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Gosuke Motoki / Kaname Tsuge Referral Hearing

Gosuke Motoki / Kaname Tsuge – Stable Employees
Laying of horses Referrals

The Referrals Committee, Judge Tony Hunt (in the Chair), J.R. Craigie and Valerie Cooper met at the Turf Club, The Curragh, Co. Kildare on 27th September 2011 to consider the referrals of Gosuke Motoki and Kaname Tsuge, stable employees of A.P. O’Brien, trainer, by Denis Egan, Chief Executive of the Turf Club, in respect of possible breaches of Rule 273(xiv), 4(b) which prohibits the holder of a racing establishment employee card to lay any horse under the care and control of the trainer for whom he is employed to lose a race with any person or betting organisation.

Evidence was heard from Chris Gordon, Turf Club Head of Security.  The Committee also considered a number of admissions made by Gosuke Motoki and Kaname Tsuge during an interview with Chris Gordon and Hugh Hynes, Turf Club Integrity Analyst, on 10th May 2011 and a copy of the various transactions on both accounts.  In addition, the Committee considered a written submission from A.P. O’Brien, trainer and employer of both individuals.

In his evidence Chris Gordon said that both he and Hugh Hynes met with Gosuke Motoki and Kaname Tsuge on 10th May 2011.  This meeting was also attended by Frank Ward (solicitor representing both employees) and Jonathan Baum, Interpreter.  He said that both were Japanese Nationals who had worked with A.P. O’Brien as exercise riders, in Gosuke Motoki’s case since 2003 and in Kaname Tsuge’s case since 2000 with the exception of a 10 month period in 2004.

He said that in Mr. Motoki’s case he fully accepted that he had layed the 34 horses trained by his employer between the period 11th May 2007 and 12th May 2010 as set out in his betting records which had been supplied by Betfair to the Turf Club.  Mr. Motoki accepted that this was in contravention of the Rules of Racing but said he had no knowledge of these rules until he was informed of the prohibition on laying horses by Mr. O’Brien in an insert in his December 2010 pay slip.  He said that he had a poor grasp of the English language and that both he and his colleague Kaname Tsuge tended not to mix with other members of staff at Ballydoyle because of this.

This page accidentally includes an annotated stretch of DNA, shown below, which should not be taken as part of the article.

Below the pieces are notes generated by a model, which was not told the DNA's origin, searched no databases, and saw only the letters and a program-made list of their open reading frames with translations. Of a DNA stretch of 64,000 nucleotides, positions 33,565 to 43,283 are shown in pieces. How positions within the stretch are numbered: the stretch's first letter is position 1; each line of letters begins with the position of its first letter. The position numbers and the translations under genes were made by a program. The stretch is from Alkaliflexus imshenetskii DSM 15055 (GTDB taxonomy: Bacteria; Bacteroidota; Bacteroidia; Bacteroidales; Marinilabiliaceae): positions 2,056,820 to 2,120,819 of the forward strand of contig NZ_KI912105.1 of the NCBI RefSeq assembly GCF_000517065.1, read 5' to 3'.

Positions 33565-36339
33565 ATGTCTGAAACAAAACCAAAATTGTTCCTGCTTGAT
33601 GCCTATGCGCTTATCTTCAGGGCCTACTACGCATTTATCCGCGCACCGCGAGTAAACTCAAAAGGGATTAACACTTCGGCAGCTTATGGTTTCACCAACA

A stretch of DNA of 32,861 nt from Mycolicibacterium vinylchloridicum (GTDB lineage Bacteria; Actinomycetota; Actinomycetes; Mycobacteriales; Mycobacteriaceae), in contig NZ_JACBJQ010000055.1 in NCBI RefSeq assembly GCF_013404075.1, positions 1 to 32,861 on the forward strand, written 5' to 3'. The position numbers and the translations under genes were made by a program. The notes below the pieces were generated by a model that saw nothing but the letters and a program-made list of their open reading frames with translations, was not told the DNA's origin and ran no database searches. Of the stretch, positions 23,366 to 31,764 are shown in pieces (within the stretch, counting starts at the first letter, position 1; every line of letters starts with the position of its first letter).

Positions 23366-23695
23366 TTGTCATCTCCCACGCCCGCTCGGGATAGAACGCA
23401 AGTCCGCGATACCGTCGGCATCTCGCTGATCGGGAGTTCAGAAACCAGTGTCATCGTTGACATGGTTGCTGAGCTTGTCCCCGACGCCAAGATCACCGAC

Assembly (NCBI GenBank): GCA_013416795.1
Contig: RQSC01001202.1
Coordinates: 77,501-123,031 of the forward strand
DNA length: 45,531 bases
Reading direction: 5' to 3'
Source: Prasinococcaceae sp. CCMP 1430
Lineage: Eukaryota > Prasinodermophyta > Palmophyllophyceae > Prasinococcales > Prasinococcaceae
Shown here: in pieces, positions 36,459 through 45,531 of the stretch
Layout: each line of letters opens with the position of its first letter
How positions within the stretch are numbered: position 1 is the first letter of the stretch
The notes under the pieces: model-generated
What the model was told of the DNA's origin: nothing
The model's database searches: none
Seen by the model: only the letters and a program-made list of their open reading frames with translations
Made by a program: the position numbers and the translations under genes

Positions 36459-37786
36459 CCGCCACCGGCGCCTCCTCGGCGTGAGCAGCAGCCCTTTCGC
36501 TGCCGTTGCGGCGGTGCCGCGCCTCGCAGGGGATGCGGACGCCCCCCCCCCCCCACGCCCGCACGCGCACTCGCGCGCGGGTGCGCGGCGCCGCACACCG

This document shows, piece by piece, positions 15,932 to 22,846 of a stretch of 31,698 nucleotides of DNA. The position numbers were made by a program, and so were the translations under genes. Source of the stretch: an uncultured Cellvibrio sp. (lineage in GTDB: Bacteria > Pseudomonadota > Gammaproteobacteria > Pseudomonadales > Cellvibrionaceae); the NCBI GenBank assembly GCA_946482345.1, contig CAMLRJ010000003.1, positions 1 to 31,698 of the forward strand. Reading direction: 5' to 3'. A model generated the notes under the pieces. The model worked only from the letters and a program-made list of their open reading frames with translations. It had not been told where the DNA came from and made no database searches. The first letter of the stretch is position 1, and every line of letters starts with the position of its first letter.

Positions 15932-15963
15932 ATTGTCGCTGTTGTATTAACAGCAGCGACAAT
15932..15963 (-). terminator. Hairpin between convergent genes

Mr. Gordon went through the various lay bets (see attached schedule) and summarized Mr. Motoki’s transactions as follows:

Number of horses layed to lose 34
Amount won  €1,369.00
Amount lost €1,415.65
Loss on transactions €46.55

Mr. Gordon said that Kaname Tsuge had accepted that he layed 61 horses trained by A.P. O’Brien to lose between 25th March 2007 and 29th October 2010.  Mr. Tsuge accepted that this was in contravention of the Rules of Racing and also said that he had no knowledge of these rules until he was informed of the prohibition on laying horses in an insert in his December 2010 pay slip.  Like Mr. Motoki, he had a poor grasp of the English language.  Mr. Gordon also said that Mr. Tsuge made no effort to cover up what he was doing and even used Ballydoyle, Rosegreen as the registered address on his Betfair account.

Chris Gordon also went through Kaname Tsuge’s lay bets and summarized his transactions as follows:

Number of horses layed to lose 61
Amount won  €5,101.19
Amount lost €4,500.84
Profit on transactions €600.35

He accepted that in both cases there was a clear lack of knowledge of the Rule.  He said that there was a lack of guidance from the employer and that the language barrier also contributed to the problem.  Mr. Gordon said that in his view both Mr. Motoki and Mr. Tsuge were gambling in the majority of cases by laying the Ballydoyle horses rather than using inside information.